Glipizide 5mg (100 tabs) (Manufacture may vary)
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Glipizide 5mg (100 tabs) (Manufacture may vary)

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Glipizide is used to treat type II diabetes in cats along with diet, exercise, and insulin therapy if necessary.

For: Cats

  • Normalizes blood sugar levels in cats with type II diabetes
  • Highly effective when combined with low-carbohydrate diet
  • Easy administration via oral tablets

  • How it works: Glipizide is an oral blood-glucose-lowering drug in a class called sulfonylureas. It acts by causing the pancreas to release insulin, which helps to lower blood sugar.

    Prescription Required


    Dosage & Administration: Give this medication exactly as directed by your veterinarian. Allow pet to drink plenty of water. Glipizide should be taken before meals. Follow your veterinarian's instructions. If you do not understand the directions ask the pharmacist or veterinarian to explain them to you. Store glipizide at room temperature away from moisture and heat. Keep this medication away from children and pets.

  • Glipizide is a prescription medication used to regulate type II diabetes in cats.
  • Glipizide is not FDA approved for use in veterinary medicine; however, it is a commonly accepted practice for veterinarians to prescribe this medication for cats.
  • Glipizide is for use in cats only. Do not use this medication in dogs.
  • Glipizide should be given with food.

  • Tip: Glipizide may cause blood sugar levels to be too low. Signs and symptoms of low blood sugar (hypoglycemia) may include headache, drowsiness, weakness, dizziness, fast heart beat, sweating, tremor and nausea. Treat hypoglycemia in cats by applying ¼ teaspoon of Karo Syrup to the cat’s gums. Routine blood tests, urinalysis, and kidney function tests may be needed.
    Pet Weight Dosage
    Cats: All weights 2.5mg to 5mg per cat by mouth twice a day with food.
    Dogs: X X
    Horses: X X
    Storage: Store this medication at room temperature away from moisture and heat.

    What happens if I miss giving a dose: Give the missed dose as soon as you remember. However, if is almost time for the next regularly scheduled dose, skip the missed dose and take the next one as directed. Do not give a double dose of the medication.

    What happens if I overdose the pet: Seek emergency veterinary medical treatment. Symptoms of glipizide overdose include hunger, nausea, anxiety, weakness, drowsiness, unconsciousness, and coma.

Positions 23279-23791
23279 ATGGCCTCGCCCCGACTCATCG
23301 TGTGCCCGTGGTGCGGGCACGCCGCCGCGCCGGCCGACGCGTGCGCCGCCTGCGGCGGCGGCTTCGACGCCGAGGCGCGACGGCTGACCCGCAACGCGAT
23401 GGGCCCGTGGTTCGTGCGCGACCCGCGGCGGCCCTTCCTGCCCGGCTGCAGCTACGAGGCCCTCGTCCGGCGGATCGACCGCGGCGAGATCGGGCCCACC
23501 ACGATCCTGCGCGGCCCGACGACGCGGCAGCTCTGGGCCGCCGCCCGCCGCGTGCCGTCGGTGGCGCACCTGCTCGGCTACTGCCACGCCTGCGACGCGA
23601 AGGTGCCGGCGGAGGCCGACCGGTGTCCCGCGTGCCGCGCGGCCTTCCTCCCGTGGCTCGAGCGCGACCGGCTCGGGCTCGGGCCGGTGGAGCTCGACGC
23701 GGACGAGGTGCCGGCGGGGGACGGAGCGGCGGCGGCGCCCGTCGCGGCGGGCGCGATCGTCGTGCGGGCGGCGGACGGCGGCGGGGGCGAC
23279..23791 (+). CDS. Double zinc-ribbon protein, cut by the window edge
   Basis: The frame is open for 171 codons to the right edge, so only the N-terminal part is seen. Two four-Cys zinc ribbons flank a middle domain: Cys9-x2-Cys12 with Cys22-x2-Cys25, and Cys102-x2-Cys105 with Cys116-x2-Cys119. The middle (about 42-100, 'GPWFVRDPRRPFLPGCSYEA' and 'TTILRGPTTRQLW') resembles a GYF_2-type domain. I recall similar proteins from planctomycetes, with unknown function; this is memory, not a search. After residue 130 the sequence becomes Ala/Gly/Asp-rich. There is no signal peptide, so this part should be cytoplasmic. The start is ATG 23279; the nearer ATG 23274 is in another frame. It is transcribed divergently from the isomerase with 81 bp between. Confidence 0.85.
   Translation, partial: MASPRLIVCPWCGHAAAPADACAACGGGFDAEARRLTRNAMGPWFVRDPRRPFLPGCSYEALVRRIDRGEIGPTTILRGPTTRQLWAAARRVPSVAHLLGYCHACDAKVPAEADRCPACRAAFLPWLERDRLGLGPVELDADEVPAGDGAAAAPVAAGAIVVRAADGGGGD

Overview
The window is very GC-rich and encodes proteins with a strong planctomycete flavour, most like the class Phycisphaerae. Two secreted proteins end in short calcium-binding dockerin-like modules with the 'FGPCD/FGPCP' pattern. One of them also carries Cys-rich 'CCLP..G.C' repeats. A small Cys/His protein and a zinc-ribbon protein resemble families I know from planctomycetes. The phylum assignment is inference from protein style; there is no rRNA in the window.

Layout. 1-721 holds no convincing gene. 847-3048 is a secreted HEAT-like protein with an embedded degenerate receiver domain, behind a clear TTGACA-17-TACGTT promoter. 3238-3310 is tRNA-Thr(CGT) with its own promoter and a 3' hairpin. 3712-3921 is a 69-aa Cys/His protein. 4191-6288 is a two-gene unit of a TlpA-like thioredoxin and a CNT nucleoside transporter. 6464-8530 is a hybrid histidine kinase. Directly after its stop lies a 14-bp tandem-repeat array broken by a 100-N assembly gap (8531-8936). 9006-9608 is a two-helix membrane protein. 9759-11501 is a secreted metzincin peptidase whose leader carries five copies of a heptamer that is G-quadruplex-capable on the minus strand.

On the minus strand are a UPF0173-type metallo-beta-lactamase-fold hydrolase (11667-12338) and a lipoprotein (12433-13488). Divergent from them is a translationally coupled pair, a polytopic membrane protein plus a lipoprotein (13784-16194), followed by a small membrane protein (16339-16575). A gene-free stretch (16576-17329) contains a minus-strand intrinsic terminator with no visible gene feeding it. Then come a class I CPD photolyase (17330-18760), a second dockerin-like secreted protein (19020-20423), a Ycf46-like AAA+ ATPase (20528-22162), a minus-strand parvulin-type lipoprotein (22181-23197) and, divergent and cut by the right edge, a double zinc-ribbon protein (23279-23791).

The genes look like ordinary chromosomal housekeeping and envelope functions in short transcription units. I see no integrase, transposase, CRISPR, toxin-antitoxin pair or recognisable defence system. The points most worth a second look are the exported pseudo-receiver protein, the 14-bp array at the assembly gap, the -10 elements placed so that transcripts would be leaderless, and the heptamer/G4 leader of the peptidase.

What are the possible side effects of Glipizide: If any of the following serious side effects occur, stop giving glipizide and seek emergency veterinary medical attention; an allergic reaction (difficulty breathing; swelling of the lips; tongue or face; hives). Other less serious side effects may occur due mostly to blood sugar levels that are too low or too high. Symptoms of hypoglycemia or low blood sugar include shaking; headache; pale, cool skin; and anxiety. Symptoms of hyperglycemia or high blood sugar include increased thirst, hunger and urination. Other side effects may also occur. Talk to your veterinarian about any side effect that seems unusual or bothersome to the animal.

    What should I avoid while giving Glipizide to my pet: Follow diet and medication routines closely. Changing any of these things can affect blood sugar levels. Tell your veterinarian that your pet is taking glipizide before undergoing any surgery. Do not take any prescription, over the counter, or herbal cough, cold, allergy, pain, or weight loss medications without first talking to your veterinarian.

    What should I discuss with my veterinarian before giving Glipizide to my pet: Tell your veterinarian if your pet has kidney or liver disease, thyroid disease, a serious infection, illness or injury, or if the pet needs surgery. Tell your veterinarian if your pet is pregnant or lactating.

    Cautions: Tell your veterinarian if your pet has kidney or liver disease, thyroid disease, a serious infection, illness or injury, or if your pet needs surgery. Also tell your veterinarian if your pet is pregnant or lactating. Side effects include vomiting, loss of appetite, and jaundice. Hypoglycemia may occur.